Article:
Stocks End Higher on Strong Earnings, Falling Yen
Stocks closed higher after strong corporate earnings and a weaker yen encouraged investors already re-energized by recent rate cuts by the Federal Reserve.
"With the yen weaker today you're seeing some money flow back into some of the riskier assets, U.S. stocks included," said David Lutz, senior trader at Stifel Nicolaus. "My initial impression out of the gate is that it is currency-driven to a certain extent. The euro/yen rally is probably helping our markets a bit."
The Dow Jones Industrial Average and the S&P 500 each ended with weekly gains of 2.8% -- the best weekly performance since March -- while the Nasdaq Composite closed up 2.7%. For the year, the Dow is up 10.9%, the S&P has gained 7.6% and the Nasdaq is up 10.6%.
The greenback gained on the yen as traders felt more comfortable putting risky carry trades back on the table, which involve selling the Japanese currency for higher-yielding units. The yen fell to a six-week low against the euro.
Analysts said Tuesday's Fed rate cut took some of the sting from the impact of credit problems on the U.S. economy.
"People think it's OK to take on risk because of what the Fed has done and continue on with carry trade," said Brian Taylor, senior currency trader at M&T Bank in New York.
All ten S&P 500 sectors traded higher, with gains led by the energy and tech sectors. Financial stocks were weak following a downgrade of Wells Fargo by Merrill Lynch -- which also cut ratings on a handful of regional banks -- but the group turned mildly positive in afternoon trading.
"What is basically propelling the market higher today is options expiration, no economic numbers and we had some pleasant corporate news," Peter Cardillo, chief market economist for Avalon Partners, told CNBC.com.
Trading volume was above normal levels due to quadruple witching options expiration, a quarterly event marked by the expiration of four different equity options and futures contracts.
Strong earnings reports from Oracle and Nike encouraged investors in the wake of the recent Federal Reserve easing of interest rates.
"The Fed did the right thing," said Peter Boockvar, equity strategist at Miller Tabak."We now have a positively sloped yield curve which, for all the years I ever studied economics was supposed to be good for the economy and therefore good for the stock markets."
Oracle, the world's third-largest software maker, reported a 25% rise in quarterly profit on Thursday, boosted by higher-than-expected sales of new software. The company said its sales accelerated at the fastest pace in seven years.
"The tech sector could be worth a look in what looks to be a fairly quiet day today," said David Jones from CMC Markets.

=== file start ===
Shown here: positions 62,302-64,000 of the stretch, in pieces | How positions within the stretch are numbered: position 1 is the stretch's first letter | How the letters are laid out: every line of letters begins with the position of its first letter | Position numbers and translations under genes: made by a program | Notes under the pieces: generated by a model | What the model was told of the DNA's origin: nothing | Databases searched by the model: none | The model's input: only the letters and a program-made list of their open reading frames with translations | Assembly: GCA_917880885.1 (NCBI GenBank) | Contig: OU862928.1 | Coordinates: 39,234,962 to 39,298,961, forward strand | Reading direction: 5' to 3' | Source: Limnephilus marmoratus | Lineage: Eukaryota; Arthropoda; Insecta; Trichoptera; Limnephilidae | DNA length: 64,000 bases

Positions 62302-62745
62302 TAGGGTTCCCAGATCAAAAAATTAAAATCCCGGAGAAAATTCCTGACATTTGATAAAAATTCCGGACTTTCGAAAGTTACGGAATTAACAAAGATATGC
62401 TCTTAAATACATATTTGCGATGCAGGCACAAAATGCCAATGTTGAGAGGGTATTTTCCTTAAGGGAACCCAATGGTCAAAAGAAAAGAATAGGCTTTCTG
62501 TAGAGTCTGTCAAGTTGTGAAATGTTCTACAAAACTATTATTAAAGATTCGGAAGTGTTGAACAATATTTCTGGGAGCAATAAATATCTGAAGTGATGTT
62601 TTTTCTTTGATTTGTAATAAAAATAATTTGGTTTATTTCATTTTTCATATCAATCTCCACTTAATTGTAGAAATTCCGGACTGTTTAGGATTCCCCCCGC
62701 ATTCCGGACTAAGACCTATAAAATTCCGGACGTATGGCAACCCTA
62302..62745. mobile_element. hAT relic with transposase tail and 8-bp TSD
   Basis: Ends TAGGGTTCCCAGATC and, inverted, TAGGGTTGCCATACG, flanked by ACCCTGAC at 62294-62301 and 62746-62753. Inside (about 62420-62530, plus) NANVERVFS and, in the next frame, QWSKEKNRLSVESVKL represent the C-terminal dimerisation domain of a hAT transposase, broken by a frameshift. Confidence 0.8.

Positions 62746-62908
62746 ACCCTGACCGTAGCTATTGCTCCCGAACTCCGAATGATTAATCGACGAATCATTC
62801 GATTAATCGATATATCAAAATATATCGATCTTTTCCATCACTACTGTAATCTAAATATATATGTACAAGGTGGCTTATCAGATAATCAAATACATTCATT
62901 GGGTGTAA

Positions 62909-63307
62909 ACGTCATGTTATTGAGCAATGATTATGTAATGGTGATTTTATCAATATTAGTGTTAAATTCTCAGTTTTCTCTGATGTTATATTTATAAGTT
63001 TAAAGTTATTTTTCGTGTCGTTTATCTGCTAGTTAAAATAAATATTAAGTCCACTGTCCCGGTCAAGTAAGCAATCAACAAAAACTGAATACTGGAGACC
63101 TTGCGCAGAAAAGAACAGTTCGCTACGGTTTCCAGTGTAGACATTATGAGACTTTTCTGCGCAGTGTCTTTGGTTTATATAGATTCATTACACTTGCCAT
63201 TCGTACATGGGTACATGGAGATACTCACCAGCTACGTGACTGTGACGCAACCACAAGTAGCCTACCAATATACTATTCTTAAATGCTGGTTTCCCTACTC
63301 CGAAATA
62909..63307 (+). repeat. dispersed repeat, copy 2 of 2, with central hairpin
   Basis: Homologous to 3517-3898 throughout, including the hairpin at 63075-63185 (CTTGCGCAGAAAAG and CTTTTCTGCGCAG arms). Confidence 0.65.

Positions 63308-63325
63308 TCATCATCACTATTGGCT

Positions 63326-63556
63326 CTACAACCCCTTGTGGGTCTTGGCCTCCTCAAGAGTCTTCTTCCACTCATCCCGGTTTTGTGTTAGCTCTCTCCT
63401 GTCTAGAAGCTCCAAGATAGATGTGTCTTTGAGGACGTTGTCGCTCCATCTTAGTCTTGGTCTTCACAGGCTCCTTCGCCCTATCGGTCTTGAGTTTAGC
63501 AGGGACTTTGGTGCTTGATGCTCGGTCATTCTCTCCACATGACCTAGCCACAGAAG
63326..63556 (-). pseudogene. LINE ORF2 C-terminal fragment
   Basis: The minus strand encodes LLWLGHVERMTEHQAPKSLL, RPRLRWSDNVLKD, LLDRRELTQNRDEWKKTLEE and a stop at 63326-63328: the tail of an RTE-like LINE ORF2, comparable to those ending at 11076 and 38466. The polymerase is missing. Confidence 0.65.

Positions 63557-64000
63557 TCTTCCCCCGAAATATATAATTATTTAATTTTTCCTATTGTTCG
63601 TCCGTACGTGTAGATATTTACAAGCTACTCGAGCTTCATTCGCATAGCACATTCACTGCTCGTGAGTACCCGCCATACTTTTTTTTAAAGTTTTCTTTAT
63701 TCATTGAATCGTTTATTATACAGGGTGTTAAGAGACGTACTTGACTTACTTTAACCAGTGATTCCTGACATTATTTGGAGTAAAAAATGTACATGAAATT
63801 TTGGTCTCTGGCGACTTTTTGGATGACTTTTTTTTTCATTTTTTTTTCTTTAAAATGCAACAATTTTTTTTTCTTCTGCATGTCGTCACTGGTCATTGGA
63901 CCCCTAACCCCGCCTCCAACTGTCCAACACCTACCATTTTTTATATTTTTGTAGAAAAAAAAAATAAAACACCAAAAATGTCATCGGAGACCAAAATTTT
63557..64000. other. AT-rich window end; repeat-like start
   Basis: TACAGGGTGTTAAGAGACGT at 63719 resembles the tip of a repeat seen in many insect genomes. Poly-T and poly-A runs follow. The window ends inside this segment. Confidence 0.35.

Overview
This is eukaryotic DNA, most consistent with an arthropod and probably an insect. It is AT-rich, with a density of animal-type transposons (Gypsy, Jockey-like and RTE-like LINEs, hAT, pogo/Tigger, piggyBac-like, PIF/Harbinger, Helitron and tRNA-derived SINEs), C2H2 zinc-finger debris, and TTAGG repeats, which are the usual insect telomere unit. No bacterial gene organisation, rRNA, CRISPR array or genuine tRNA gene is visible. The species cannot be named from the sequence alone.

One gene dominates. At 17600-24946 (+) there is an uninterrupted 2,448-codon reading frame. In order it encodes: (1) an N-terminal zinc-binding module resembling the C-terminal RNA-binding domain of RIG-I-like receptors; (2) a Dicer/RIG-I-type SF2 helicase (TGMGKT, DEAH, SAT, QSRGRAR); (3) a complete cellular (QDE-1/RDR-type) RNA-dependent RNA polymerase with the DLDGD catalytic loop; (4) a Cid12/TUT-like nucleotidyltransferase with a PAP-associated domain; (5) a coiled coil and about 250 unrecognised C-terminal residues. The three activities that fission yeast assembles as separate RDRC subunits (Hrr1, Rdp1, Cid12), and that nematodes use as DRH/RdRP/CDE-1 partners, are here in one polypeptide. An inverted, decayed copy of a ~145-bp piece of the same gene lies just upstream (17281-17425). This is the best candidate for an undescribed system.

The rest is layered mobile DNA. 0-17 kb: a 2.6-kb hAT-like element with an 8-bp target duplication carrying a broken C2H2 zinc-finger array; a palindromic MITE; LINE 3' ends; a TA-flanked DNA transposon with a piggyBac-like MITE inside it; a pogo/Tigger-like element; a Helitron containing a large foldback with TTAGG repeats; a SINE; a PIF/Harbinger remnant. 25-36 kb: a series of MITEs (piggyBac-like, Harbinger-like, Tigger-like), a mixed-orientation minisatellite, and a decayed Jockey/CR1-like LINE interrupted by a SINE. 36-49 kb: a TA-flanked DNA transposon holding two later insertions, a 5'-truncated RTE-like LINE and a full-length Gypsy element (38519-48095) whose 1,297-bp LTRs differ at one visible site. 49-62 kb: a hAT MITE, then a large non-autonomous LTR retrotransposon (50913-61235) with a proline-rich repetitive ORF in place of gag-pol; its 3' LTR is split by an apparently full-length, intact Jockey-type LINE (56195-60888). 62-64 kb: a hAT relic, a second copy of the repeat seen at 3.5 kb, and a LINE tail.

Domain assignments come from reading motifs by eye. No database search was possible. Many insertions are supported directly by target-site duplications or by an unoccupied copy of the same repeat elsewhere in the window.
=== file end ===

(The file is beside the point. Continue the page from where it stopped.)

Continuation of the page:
Nikealso helped to bolster positive sentiment after the athletic shoe and clothing company said late Thursday its quarterly profit rose 51%. The company exceeded Wall Street expectations, reporting net income of $1.12 a share. Analysts surveyed by Thomson Financial expected a profit of 87 cents a share.
Shares of Texas Instruments also helped to give tech shares a boost after the chip maker said it plans to buy back another $5 billion shares and increase its regular quarterly dividend 25% to 10 cents.
Shares of Harman International fell sharply after The Wall Street Journal reported private equity buyers of the audio equipment maker are balking at completing the $8 billion purchase of the company.
The CBOE Volatility Index fell.
With no economic data and no earnings reports from major companies, investors are carefully watching developments in the currency market, where the dollar reached a fresh low against the euro and hit parity with the Canadian dollar for the first time in 31 years.
"We're going to keep watching that dollar," said Arthur Cashin, UBS director of floor operations. "Thank goodness it's stable now, but if next week is anything like this week, we could have a lot of problems."
Treasury prices rose, sending yields lower.
European stocks traded moderately higher, but soaring oil prices and a weakened U.S. dollar added to growing concerns over inflation in the world’s largest economy, while Asian markets closed mixed.
New York light sweet crude futures held steady as traders kept an eye on a potential tropical storm brewing off the west coast of Florida.
Federal Reserve Chairman Ben Bernanke offered fresh assurances that regulators would take steps to curb fallout related to the subprime mortgage mess in remarks to Congress on Thursday.
--Reuters contributed to this report.